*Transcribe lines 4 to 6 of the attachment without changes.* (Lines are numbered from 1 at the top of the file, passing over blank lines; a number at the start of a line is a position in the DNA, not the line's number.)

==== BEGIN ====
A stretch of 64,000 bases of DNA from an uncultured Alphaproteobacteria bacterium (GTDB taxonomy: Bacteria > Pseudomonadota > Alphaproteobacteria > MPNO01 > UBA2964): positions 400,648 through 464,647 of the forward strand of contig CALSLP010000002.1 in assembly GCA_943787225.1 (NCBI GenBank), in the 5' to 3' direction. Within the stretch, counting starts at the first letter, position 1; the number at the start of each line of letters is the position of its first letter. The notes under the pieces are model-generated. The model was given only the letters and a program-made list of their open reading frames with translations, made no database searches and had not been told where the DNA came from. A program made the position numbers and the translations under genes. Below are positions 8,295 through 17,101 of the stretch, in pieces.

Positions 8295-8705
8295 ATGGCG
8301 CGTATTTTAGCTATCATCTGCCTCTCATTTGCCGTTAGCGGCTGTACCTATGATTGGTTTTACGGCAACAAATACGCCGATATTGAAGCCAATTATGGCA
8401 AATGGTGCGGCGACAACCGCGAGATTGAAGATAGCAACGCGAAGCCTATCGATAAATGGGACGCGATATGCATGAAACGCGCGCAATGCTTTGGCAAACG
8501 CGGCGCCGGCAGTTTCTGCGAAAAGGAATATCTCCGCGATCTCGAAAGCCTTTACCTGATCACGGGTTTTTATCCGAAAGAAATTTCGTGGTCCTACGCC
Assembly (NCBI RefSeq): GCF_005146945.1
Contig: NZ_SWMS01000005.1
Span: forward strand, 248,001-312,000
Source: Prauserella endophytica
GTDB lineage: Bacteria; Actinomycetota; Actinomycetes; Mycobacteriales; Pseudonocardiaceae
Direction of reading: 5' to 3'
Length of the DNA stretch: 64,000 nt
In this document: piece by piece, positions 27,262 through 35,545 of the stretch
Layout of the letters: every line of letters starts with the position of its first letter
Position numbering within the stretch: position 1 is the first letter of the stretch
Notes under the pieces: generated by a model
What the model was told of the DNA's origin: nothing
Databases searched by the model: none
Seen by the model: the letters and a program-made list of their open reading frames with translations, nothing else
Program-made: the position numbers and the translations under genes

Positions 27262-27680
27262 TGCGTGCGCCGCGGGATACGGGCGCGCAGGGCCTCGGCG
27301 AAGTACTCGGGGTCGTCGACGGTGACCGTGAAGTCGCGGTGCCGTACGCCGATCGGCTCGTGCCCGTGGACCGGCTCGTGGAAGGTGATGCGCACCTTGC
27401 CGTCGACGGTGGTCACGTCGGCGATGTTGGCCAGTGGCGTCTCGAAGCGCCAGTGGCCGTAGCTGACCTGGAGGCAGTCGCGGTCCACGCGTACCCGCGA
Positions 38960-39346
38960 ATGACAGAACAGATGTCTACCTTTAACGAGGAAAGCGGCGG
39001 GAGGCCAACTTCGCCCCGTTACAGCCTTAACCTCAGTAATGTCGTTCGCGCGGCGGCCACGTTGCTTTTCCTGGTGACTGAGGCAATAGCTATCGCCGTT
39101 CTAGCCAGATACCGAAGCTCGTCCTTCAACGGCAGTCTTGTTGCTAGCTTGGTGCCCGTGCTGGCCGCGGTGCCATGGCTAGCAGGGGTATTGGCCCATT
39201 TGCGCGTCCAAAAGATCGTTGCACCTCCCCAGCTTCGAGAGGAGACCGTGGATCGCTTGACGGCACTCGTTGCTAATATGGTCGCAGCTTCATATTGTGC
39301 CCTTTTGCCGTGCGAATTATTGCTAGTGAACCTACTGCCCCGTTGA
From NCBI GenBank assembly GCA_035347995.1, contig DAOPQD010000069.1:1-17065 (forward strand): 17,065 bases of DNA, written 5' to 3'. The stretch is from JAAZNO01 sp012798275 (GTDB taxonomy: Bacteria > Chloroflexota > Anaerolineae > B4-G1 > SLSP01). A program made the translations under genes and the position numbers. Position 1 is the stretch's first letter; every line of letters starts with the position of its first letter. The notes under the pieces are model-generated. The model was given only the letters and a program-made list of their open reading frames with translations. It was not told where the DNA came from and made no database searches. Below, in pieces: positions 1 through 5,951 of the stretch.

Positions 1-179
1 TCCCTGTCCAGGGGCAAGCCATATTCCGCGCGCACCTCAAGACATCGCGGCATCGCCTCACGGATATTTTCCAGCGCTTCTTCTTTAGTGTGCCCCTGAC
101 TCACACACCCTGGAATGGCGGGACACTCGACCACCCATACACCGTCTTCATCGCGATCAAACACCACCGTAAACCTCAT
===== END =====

8301 CGTATTTTAGCTATCATCTGCCTCTCATTTGCCGTTAGCGGCTGTACCTATGATTGGTTTTACGGCAACAAATACGCCGATATTGAAGCCAATTATGGCA
8401 AATGGTGCGGCGACAACCGCGAGATTGAAGATAGCAACGCGAAGCCTATCGATAAATGGGACGCGATATGCATGAAACGCGCGCAATGCTTTGGCAAACG
8501 CGGCGCCGGCAGTTTCTGCGAAAAGGAATATCTCCGCGATCTCGAAAGCCTTTACCTGATCACGGGTTTTTATCCGAAAGAAATTTCGTGGTCCTACGCC